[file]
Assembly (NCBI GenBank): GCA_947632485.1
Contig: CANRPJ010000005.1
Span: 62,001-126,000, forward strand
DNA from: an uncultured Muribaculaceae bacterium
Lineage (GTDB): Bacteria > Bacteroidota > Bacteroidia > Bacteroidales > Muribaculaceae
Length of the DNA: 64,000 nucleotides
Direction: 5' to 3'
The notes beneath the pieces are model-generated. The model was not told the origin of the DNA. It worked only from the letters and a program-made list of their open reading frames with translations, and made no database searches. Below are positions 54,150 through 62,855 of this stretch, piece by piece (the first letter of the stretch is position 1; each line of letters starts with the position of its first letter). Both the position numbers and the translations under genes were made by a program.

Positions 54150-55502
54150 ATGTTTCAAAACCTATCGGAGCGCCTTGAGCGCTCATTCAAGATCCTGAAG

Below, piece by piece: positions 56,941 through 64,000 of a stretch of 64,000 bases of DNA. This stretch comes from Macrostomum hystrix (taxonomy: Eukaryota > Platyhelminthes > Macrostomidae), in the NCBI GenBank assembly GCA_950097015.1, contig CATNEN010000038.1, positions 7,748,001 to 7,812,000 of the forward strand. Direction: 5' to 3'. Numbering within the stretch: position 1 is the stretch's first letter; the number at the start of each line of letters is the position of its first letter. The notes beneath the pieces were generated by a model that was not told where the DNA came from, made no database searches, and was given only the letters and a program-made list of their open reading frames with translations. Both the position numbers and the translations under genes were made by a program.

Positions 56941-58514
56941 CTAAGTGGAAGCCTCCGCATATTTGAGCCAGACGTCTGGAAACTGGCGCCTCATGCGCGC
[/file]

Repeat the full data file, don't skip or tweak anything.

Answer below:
Assembly (NCBI GenBank): GCA_947632485.1
Contig: CANRPJ010000005.1
Span: 62,001-126,000, forward strand
DNA from: an uncultured Muribaculaceae bacterium
Lineage (GTDB): Bacteria > Bacteroidota > Bacteroidia > Bacteroidales > Muribaculaceae
Length of the DNA: 64,000 nucleotides
Direction: 5' to 3'
The notes beneath the pieces are model-generated. The model was not told the origin of the DNA. It worked only from the letters and a program-made list of their open reading frames with translations, and made no database searches. Below are positions 54,150 through 62,855 of this stretch, piece by piece (the first letter of the stretch is position 1; each line of letters starts with the position of its first letter). Both the position numbers and the translations under genes were made by a program.

Positions 54150-55502
54150 ATGTTTCAAAACCTATCGGAGCGCCTTGAGCGCTCATTCAAGATCCTGAAG

Below, piece by piece: positions 56,941 through 64,000 of a stretch of 64,000 bases of DNA. This stretch comes from Macrostomum hystrix (taxonomy: Eukaryota > Platyhelminthes > Macrostomidae), in the NCBI GenBank assembly GCA_950097015.1, contig CATNEN010000038.1, positions 7,748,001 to 7,812,000 of the forward strand. Direction: 5' to 3'. Numbering within the stretch: position 1 is the stretch's first letter; the number at the start of each line of letters is the position of its first letter. The notes beneath the pieces were generated by a model that was not told where the DNA came from, made no database searches, and was given only the letters and a program-made list of their open reading frames with translations. Both the position numbers and the translations under genes were made by a program.

Positions 56941-58514
56941 CTAAGTGGAAGCCTCCGCATATTTGAGCCAGACGTCTGGAAACTGGCGCCTCATGCGCGC